If you take a look at a list of scholarships and programs for Native Hawaiians, you’ll find this common qualification: you must be a resident of Hawai‘i. But with 2020 Census data predicted to show there are now more Native Hawaiians living on the continent than in the Hawaiian Islands, it might be time for organizations to take another look at their residency requirements.
That’s something Papa Ola Lōkahi, a nonprofit responsible for addressing Native Hawaiian health and well-being, has begun to think about.
“We’re hopeful that in the 2020 census we can start seeing where some of those pockets of Hawaiians that are beyond California and West Coast areas might be, because then we can start to have further discussions with some of our partner organizations,” says Sheri-Ann Daniels, Executive Director of Papa Ola Lōkahi.
Native Hawaiian residents on the continent are also finding that educational and financial assistance opportunities are lacking, in comparison to what is offered to Hawai‘i residents, and more cultural programs are desired.
“I wish there were scholarship options for Native Hawaiians outside of Hawai‘i, especially for preschool and school-aged kids,” says Mahina Oshie, a Kamehameha Schools graduate who settled in Seattle after attending the University of Puget Sound in Tacoma, Washington. “I also wish there were cultural programs in Seattle that were sponsored by Kamehameha Schools, such as summer and weekend camps.”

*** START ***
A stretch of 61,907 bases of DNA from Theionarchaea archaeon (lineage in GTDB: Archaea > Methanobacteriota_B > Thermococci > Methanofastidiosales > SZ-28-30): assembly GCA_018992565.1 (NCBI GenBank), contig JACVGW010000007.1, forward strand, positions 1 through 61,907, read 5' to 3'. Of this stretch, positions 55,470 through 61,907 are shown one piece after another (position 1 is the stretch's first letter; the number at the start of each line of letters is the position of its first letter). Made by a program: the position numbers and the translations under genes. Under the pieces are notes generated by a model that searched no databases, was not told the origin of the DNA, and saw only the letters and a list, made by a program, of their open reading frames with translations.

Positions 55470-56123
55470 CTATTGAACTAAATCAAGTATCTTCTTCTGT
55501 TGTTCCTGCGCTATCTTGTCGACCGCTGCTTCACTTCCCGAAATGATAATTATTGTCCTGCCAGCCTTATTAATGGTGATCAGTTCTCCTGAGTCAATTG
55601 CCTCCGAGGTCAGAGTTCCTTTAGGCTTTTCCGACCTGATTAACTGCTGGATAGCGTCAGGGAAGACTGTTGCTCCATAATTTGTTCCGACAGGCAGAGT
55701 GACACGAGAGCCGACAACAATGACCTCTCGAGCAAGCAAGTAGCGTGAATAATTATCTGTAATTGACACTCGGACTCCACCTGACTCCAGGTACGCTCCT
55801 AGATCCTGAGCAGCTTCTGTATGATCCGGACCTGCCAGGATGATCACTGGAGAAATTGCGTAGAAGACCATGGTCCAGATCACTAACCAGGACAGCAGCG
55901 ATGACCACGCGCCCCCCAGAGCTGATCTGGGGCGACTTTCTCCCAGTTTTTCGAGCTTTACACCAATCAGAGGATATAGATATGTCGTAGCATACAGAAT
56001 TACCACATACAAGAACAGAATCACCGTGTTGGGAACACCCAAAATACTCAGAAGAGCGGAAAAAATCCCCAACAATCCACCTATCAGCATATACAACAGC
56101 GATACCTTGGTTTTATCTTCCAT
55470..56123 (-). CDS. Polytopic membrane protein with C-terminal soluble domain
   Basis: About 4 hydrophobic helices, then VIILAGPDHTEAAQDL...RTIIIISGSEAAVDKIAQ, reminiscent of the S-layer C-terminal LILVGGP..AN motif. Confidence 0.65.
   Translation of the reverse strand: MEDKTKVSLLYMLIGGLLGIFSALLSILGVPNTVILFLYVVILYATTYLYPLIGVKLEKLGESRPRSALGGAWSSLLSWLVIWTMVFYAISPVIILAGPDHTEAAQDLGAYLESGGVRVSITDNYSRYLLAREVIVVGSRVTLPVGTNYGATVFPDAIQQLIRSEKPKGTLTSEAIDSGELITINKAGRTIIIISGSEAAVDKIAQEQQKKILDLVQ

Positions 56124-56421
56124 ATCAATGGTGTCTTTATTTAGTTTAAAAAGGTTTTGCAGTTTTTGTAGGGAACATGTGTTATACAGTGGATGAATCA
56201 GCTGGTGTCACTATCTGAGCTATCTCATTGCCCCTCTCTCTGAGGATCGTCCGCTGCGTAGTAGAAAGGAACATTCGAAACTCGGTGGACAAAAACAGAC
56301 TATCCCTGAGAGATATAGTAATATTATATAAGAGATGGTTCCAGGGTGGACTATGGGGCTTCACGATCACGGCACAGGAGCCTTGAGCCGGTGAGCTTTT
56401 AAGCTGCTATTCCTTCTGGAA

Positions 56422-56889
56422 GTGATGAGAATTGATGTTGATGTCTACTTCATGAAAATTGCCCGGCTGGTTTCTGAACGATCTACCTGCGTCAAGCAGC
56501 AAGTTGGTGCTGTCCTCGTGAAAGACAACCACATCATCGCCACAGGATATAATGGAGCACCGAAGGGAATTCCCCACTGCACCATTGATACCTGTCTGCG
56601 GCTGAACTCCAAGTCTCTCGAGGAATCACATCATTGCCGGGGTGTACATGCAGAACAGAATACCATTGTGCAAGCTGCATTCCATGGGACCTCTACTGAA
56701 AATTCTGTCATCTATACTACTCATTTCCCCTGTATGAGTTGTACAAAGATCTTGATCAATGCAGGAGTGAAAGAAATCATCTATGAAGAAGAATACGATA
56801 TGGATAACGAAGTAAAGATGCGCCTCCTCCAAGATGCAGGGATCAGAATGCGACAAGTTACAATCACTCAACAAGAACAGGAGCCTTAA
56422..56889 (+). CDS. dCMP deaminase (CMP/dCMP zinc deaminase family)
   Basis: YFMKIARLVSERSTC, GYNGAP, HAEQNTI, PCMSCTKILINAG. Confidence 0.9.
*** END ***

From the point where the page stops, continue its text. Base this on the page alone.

There is currently no central place to locate all manner of help currently available to Native Hawaiians and Pacific Islanders living on the continent, but the good news is that there are some scholarship opportunities out there. You just have to search to find them.
For instance, students currently living on the continent are eligible for the Asian Pacific Islander American (APIA) Scholarship Fund, Gates Millennium Scholarship and some of the Pauahi Foundation’s private donor scholarships. Chaminade University offers Native Hawaiian scholarships for students attending their school regardless of residency. Various associations of Hawaiian Civic Clubs, which have 18 locations around the continent, offer educational assistance too.
The Las Vegas Hawaiian Civic Club offers scholarship and enrichment programs throughout the year for residents of Nevada: a founder’s scholarship, an essay scholarship, a stipend for children who want to attend Kamehameha Schools’ Explorations program in Hawai‘i, and an adult education scholarship.
“If we’re educated, we can provide a more stable basis for our ‘ohana,” says Doreen Hall, Hope Pelekikena Mua of the Las Vegas Hawaiian Civic Club. “So our scholarships are very broad and we tried to hit certain key components: Hawaiian, non-Hawaiian, parents, vocational, sending their kids back home for Explorations. It’s a very thought-out scholarship program that the Las Vegas Hawaiian Civic Club has built over the years.”
More of these types of programs for Native Hawaiians living outside of Hawai‘i would be a welcome change to match the growing population on the continent.